Architype Dialogue presents
José Adrião, Architect
What was the single hardest issue to predict about working within this building type and/or the most unexpected challenge that influenced new thought in the building?
The fact that this a Elementary School and that we are dealing with four to ten year old kids make this project very stimulant.
The project ideas are very simple. We have decided to work with archetypal forms, relating the new building with the surrounding rural constructions. In this way, we also tried to design a cost controlled equipment, being one of the competition objectives.
Internally, circulation is very clear. We have worked with colour associating it to the building signage. In this way, the kids will start learning how to read on the schools corridors
Did this project or building type require an expansion and evolution of your role as an architect in any way? In general, do you feel that the role of the architect is having to expand, change, or evolve on projects?
Yes. This project is part of an investigation that the office has been conducting on school equipment. The consecutive school projects that we have been involved allowed us to perfect solutions. This experience brought us the advantages that made possible to win two school competitions this last year. One for the kindergarten and elementary school Custodia Marques, in Porto Salvo, Oeiras and the other for the secondary school Quinta do Peru, in Sesimbra. Both schools are located in Portugal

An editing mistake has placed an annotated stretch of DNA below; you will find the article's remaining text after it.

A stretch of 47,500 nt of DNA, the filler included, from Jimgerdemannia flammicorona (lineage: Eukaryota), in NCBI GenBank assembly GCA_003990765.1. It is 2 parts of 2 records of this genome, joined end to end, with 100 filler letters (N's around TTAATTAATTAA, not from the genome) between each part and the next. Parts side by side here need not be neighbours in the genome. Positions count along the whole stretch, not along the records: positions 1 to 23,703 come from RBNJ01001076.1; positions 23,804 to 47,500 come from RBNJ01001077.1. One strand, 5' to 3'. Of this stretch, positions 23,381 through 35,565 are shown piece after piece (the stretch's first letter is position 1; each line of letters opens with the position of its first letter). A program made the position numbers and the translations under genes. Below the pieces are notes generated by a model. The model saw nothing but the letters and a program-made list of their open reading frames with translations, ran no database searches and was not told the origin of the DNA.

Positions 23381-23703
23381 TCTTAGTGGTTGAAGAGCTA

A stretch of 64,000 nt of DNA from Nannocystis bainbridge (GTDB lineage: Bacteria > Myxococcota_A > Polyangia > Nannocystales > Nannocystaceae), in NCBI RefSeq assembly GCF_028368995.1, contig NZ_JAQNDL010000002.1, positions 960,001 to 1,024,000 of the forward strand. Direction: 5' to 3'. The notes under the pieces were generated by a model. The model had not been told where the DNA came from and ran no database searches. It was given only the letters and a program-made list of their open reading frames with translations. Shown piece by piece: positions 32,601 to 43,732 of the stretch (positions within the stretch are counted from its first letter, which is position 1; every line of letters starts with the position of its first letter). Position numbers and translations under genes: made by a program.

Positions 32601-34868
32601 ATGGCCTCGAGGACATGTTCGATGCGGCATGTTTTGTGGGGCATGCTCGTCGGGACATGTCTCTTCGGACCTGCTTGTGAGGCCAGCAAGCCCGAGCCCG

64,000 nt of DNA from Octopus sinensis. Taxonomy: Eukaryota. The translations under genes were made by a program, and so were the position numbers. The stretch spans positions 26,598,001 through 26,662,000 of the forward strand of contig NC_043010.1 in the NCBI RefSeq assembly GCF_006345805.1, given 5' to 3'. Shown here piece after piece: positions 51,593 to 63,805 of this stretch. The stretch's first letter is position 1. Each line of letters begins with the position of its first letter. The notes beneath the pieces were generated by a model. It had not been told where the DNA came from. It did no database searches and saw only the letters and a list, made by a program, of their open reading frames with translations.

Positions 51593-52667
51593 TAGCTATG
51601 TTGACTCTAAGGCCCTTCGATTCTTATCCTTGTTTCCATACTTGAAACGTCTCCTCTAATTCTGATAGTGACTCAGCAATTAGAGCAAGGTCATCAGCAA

How is this particular building possible today in a way that it may not have been before and how have trends in technology and society inspired new solutions?
We like to be permeable to things that surround us.
The way we relate to the world today is necessarily different from 20, even 10 years ago. We tend to like things that are necessarily easier to execute, where the manual, economic and environmental effort are reduced to the minimum.
If on one hand technology allow us to have this attitude, on the other hand the market tends for the standardization and homogeneity of the solutions, which in the end impoverishes solutions. The balance between these two questions is fundamental in our work.
In the context of this project, how is your office and design process being influenced by current trends in academic curricula and incoming young architects? In turn, how are current projects and processes guiding the ongoing reformulation and development of academic curricula?
The young assistants that enter our office are responsible for the continuous upgrade of our work tools. The reasoning that leads to the definition of project strategies evolve in a more slow and personal way. These are influenced by our constant confrontation with the world. I am sure that contemporary architecture is more stimulant than in the 1980s or 1990s.